May I show you this, my room, in oil relief,
Where thalophymine walls surround and hedge,
A brown field leading around my oaken bed:
A sanctuary devoid of gloom and grief.
Note: only blocks of color may be seen.
I shun all hidden depths wherein I find,
Souls like mine embark on sad decline.
From falsities I set my spirit free.
Acceptable; the elemental things.
I paint in the way a soul can feel some trust,
Leave-off with policy and money-lust:
Those corrupting, dark-cast shadows. Give me wings.
To you I offer this, a pure endeavor:
My fettle room in flat and fulsome color
Excluding the sonnets, which are short and in stanzaic form, most of the poems from the past are very long, some are even book-length. When the Industrial Revolution arrived in the 19th century, a group of poets, in reaction to the impersonal nature of the time, began writing shorter lyrical poems. These poets longed for an earlier time; the simpler, more romantic days. These were the Romantic poets and Romanticism began to hold sway. The poems became songlike and of a personal nature. This time also marked the advent of free verse.
While iambic pentameter form was still used, it was more likely to be found in shorter poems and in sonnets as well as some set forms such the sestina. The poems of the Romantic Age were written in a variety of meters and feet, or, as in the case of free verse, without concern for either.
The Trochee is the name given to the foot that does the opposite job of the iambic foot. While the iambic foot is a two syllable rising foot soft/ hard, the trochee is a two slyllable falling foot : hard/ soft. According to Wikipedia “It is a foot used in formal poetry consisting of a stressed syllable followed by an unstressed one. Trochee comes from the Greek trokhos, wheel, and khoros, dance; both conveying the “rolling” rhythm of this metrical foot.”
The trochee is often used as a substituted foot in iambic pentameter lines, often replacing the first iambic foot. I’ll go into “substituted feet” later on.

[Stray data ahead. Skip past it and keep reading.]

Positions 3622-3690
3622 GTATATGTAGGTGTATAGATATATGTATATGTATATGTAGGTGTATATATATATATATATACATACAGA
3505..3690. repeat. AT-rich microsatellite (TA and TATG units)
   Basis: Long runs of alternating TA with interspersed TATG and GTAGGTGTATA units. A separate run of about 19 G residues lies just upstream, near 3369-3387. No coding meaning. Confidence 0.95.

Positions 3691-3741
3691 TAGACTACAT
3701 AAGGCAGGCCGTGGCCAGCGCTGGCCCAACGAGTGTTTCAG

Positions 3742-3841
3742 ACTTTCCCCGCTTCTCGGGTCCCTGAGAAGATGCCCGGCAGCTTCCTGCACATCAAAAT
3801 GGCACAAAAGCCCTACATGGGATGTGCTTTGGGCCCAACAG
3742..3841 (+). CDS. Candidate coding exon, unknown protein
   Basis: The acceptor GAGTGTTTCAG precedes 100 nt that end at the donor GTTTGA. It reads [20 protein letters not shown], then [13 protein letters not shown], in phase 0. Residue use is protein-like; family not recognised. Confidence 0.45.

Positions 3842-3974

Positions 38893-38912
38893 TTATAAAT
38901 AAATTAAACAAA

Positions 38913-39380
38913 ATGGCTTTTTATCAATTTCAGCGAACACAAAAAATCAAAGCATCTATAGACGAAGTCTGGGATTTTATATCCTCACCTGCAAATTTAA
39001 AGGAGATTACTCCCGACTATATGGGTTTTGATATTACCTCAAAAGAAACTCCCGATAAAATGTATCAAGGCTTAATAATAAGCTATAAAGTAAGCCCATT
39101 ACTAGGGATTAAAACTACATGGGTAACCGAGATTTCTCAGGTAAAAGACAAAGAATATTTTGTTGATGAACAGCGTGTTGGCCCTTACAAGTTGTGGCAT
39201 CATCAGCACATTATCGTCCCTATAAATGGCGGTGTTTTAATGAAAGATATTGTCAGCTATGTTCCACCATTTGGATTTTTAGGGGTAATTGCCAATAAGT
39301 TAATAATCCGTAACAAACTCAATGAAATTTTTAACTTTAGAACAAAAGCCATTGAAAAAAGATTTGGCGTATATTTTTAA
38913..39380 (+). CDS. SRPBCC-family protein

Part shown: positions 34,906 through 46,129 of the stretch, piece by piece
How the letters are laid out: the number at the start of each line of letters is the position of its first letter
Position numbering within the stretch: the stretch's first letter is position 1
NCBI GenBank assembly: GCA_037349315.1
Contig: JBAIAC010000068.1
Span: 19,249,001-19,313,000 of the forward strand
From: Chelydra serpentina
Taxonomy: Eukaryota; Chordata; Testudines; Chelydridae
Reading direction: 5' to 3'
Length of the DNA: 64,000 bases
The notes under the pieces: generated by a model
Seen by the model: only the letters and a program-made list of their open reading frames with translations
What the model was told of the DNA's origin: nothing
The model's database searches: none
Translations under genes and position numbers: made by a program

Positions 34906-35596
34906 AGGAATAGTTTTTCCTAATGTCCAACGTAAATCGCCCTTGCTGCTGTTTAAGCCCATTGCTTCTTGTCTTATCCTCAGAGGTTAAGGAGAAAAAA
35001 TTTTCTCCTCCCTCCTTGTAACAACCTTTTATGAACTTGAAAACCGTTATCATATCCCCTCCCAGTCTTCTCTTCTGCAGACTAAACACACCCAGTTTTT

I used the heart beat as an example for the sound of the iambic foot; the iambic foot sounding like “lub dub.” For clarity, most books on meter usually say “da dum.” The trochee is the exact opposite of the iamb. It has two syllables per foot just like an iamb, but as said before, instead of rising from soft to hard, it falls from hard to soft, or dum da: /- .
An example of a trochaic metered poem might be Henry Wadsworth Longfellow’s The Song of Hiawatha, which is written almost entirely in trochees. There are other kinds of feet throughout the poem, but the dominant foot is the trochee, thus it qualifies as a trochaic poem.
This trochaic poem, The Song of Hiawatha, happens to be written in tetrameter (four foot beat).
Should you ask me, whence these stories?
Whence these legends and traditions,
With the odours of the forest
With the dew and damp of meadows.
1. /- 2. /- 3. /- 4. /-
Several other examples of the trochaic poems would be Shakespeare’s:
Double, double, toil and trouble;
Fire burn and cauldron bubble.
Many children’s poems are written in trochaic meter:
Peter, peter pumpkin eater
Had a wife and couldn’t keep her.
Liz Mastin Bio
Liz Mastin is a poet who lives in Coeur d’ Alene, Idaho during the summer and Bullhead City, Arizona in winter. She thrives on the study of the great poets, their biographies, the schools of poetry to which they adhered, and the poetic conventions of the times in which they lived.